What is fear?
Wikipedia defines fear as... an emotion induced by a threat perceived by living entities, which causes a change in brain and organ function and ultimately a change in behavior, such as running away, hiding or freezing from traumatic events. Fear may occur in response to a specific stimulus happening in the present, or to a future situation, which is perceived as risk to health or life, status, power, security, or, in the case of humans, wealth or anything held valuable.
An emotional response
The fear response arises from the perception of danger leading to confrontation with or escape from/avoiding the threat (also known as the fight-or-flight response), which in extreme cases of fear (horror and terror) can be a freeze response or paralysis.
This emotional response is not necessarily conscious. John was expressing his concern regarding his ability to physically do the more demanding parts of his job. Fear of re-injury with performing more physically demanding tasks is not uncommon following a physical Injury. John may not be able to articulate this. So John avoids.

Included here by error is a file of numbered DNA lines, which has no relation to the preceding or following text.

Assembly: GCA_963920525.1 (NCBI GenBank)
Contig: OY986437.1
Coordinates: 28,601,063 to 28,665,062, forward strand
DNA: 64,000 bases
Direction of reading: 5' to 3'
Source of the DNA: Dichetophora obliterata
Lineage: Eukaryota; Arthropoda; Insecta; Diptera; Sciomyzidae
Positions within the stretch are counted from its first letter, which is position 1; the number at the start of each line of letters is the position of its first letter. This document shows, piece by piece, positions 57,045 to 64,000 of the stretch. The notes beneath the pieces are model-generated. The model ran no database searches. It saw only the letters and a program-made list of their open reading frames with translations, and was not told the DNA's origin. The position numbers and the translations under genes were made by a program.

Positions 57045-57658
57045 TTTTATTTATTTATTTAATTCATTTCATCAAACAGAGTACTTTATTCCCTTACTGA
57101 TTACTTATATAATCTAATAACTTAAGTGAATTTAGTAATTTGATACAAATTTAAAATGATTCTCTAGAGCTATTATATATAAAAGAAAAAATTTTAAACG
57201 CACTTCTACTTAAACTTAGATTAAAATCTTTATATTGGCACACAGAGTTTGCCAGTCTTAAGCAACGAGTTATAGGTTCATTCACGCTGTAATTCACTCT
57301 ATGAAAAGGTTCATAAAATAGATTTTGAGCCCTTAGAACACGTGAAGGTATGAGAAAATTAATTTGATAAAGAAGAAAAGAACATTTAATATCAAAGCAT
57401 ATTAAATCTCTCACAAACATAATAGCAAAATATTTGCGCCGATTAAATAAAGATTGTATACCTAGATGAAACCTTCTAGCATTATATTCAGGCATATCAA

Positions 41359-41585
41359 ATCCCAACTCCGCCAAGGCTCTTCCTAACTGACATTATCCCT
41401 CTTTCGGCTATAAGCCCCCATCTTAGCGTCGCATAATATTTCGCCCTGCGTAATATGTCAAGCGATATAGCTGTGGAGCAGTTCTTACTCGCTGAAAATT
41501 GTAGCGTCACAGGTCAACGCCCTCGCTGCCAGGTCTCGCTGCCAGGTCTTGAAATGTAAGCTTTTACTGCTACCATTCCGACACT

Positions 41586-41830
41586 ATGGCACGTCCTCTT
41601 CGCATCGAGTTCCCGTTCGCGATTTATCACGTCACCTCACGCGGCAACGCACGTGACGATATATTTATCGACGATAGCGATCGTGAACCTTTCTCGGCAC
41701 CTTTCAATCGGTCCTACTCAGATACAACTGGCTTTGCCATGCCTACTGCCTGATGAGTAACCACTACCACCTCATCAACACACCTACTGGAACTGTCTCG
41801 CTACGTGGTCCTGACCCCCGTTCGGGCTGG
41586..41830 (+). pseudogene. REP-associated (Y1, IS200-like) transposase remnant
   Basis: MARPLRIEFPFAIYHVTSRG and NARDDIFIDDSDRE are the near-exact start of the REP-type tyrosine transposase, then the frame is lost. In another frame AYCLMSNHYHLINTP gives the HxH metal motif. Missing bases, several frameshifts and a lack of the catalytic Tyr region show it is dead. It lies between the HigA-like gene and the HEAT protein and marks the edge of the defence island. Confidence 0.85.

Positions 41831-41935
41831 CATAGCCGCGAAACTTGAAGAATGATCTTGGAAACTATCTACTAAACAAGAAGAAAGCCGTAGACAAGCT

Fear & avoidance
It is also not uncommon following a physical injury to avoid the potentially harmful tasks as described in the "flight" response. Or John becomes angry when questioned about a more physically demanding task "Are you kidding me, I can't go back to work right now! There is no way!”.
As clinician's, are we ignoring the obvious? Whose job is it to determine the underlying barriers that are affecting our client's?
Please read previous post The Moral Dimensions of Functional Assessment.